Tuesday, December 9, 2008

Timeouts for Clinical Applications

I've recently been asked to describe our approach to security timeouts for clinical applications. Maintaining confidentiality of healthcare data is a balance between ease of use and bullet proof security. In an ultimately secure configuration, all logins would require hardware tokens, timeouts would be under a minute, and no remote access would be available. Clearly, such restrictions would be very secure, but so hard to use that patient care may suffer. As an analogy, I tell my staff that the most secure library would never allow its books to be checked out.

What have we done? Virtually all our applications are web-based and we've set a 20 minute timeout for all the web applications we create. Additionally, we have a 20 minute timeout on our SSLVPN for remote access, and a 20 minute timeout for Citrix access. In our experience, 20 minute timeouts enable clinicians to login, check results, talk to patients, complete a note, write prescriptions, and keep the office running without requiring a frustrating number of logins each day.

The one area where we've used a different approach is the fast paced Emergency Department.

The ED is a challenging computing environment - dozens of users are sharing relatively few machines for just a few minutes at a time. Interruptions are common and although we reinforce the importance of logging off, a security model cannot rely on people remembering to do that. The computer must determine whether the authenticated user is still present and if not, it must restrict access to private data.

Ideally, the computer would use physical detection such as face recognition or signals from an RFID chip on (or in) the user. However, widespread implementation of these systems is complex and expensive, so in most cases the computer must try to infer user presence from available data.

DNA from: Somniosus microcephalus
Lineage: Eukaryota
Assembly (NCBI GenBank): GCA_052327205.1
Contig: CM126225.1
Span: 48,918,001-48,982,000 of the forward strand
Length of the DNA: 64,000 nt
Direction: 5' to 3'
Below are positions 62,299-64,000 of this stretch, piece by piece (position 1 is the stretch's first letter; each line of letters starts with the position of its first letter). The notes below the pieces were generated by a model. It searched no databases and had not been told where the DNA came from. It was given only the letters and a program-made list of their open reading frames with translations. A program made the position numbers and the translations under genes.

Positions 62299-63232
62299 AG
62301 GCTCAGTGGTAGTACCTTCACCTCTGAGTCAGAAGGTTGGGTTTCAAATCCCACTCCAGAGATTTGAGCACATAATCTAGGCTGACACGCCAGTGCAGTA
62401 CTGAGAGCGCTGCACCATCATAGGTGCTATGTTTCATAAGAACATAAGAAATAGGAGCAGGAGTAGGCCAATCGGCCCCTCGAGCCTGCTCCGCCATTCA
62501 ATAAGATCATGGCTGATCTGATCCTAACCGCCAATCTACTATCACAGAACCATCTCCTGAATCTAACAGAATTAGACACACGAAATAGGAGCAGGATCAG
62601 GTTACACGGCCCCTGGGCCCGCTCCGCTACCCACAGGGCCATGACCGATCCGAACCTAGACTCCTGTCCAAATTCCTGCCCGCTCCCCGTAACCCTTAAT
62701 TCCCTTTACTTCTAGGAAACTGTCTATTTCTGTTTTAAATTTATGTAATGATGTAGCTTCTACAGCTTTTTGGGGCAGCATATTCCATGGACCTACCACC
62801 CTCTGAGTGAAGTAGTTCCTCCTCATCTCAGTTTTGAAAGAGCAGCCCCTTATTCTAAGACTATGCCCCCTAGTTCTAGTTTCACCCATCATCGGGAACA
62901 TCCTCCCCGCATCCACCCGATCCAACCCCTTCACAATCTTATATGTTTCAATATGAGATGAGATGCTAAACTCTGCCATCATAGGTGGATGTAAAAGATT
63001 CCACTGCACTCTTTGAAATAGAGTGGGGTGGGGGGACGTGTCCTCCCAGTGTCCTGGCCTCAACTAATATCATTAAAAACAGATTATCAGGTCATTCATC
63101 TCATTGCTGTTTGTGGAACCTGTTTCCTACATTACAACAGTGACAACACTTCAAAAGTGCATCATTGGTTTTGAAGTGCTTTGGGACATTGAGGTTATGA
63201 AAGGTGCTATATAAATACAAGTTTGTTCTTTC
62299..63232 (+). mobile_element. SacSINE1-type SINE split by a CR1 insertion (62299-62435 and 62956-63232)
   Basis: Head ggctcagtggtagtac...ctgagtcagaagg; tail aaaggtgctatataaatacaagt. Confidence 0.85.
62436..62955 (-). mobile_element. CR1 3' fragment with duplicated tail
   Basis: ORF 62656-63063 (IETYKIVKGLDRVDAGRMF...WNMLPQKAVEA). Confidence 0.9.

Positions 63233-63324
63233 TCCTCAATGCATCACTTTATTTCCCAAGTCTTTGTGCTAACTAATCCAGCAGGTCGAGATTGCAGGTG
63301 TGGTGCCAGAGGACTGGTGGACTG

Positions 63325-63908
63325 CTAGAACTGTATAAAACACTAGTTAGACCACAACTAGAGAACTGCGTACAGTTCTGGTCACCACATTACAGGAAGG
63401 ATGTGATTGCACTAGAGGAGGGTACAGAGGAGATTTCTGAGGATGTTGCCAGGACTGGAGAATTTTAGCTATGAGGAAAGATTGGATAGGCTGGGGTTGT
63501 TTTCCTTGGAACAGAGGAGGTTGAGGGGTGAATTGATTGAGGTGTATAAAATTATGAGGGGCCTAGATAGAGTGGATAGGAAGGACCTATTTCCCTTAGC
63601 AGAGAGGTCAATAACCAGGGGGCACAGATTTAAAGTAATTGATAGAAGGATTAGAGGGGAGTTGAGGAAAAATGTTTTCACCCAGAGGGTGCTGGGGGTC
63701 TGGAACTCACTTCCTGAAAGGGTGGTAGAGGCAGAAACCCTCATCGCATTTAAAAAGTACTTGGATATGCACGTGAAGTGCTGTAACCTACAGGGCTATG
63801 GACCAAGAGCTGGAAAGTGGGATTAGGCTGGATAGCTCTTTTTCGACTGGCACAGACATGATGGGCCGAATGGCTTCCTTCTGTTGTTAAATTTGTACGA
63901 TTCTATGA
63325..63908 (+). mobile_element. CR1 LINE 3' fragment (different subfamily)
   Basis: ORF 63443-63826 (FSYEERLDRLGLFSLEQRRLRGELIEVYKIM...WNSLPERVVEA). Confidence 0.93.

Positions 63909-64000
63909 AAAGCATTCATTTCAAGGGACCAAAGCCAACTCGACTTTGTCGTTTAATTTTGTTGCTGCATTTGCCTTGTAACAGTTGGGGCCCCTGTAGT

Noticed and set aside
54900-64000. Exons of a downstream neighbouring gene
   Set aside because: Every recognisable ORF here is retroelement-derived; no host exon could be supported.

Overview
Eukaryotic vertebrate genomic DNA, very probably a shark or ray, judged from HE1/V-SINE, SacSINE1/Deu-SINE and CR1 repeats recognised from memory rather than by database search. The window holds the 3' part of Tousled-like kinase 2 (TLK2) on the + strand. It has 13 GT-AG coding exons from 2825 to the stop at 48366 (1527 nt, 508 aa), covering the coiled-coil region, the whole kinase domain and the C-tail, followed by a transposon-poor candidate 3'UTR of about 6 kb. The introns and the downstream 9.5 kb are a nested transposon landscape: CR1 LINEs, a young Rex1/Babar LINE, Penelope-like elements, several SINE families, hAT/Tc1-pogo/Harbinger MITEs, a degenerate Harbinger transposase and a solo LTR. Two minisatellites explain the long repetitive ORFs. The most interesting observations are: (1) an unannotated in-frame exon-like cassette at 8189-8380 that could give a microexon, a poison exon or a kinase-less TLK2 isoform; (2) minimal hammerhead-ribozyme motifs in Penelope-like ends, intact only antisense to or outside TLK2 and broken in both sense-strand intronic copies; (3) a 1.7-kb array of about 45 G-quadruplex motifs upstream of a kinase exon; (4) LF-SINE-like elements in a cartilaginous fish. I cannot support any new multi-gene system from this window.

The ED Dashboard is a web based application that uses javascript to detect mouse movement and typing. If three minutes go by without the user moving the mouse or typing a key it will assume they have left and close the browser's window, hiding all PHI. To avoid closing the window on a user who is still working, there is an indicator that shows the countdown and slowly blinks when 30 seconds remain. As the time approaches zero, the blinking becomes faster and more frenetic in an attempt to catch the eye of the user, if they are still present. A simple twitch of the mouse is all that's needed -- that resets the timer back to three minutes. If the user does not respond in the allotted time, the system initiates a log off sequence that first saves their work before closing the window.

For the current application and use, three minutes strikes the right balance-- if the user is actively working on the computer, the timer will invisibly reset as a side-effect of their work. If they are sitting and reading a note or talking, then wiggling the mouse once every few minutes is a minor imposition.

New functionality, such as clinical documentation and mobile computing are changing the way people use these systems, and requires re-evaluation of this setup. We are also looking at biometric login capabilities to make secure login much easier and therefore the lessen the inconvenience of timing out.

In addition to all these timeout features, we have a comprehensive access auditing system. Auditing is an often overlooked but important adjunct to timeouts. A decade ago, we began with a manual review of access made by users each month. When then implemented an automated report. We added IP location information to the report and started tracking accesses from unusual locations. Our next steps are to continue to add more systems into the audit and to enhance the sophistication of the automation. Our ultimate goal is to run nightly heuristics on log information, cross walk that data with the Active Directory logs, network logs and historical patterns to identify any accesses that look questionable for manual review.
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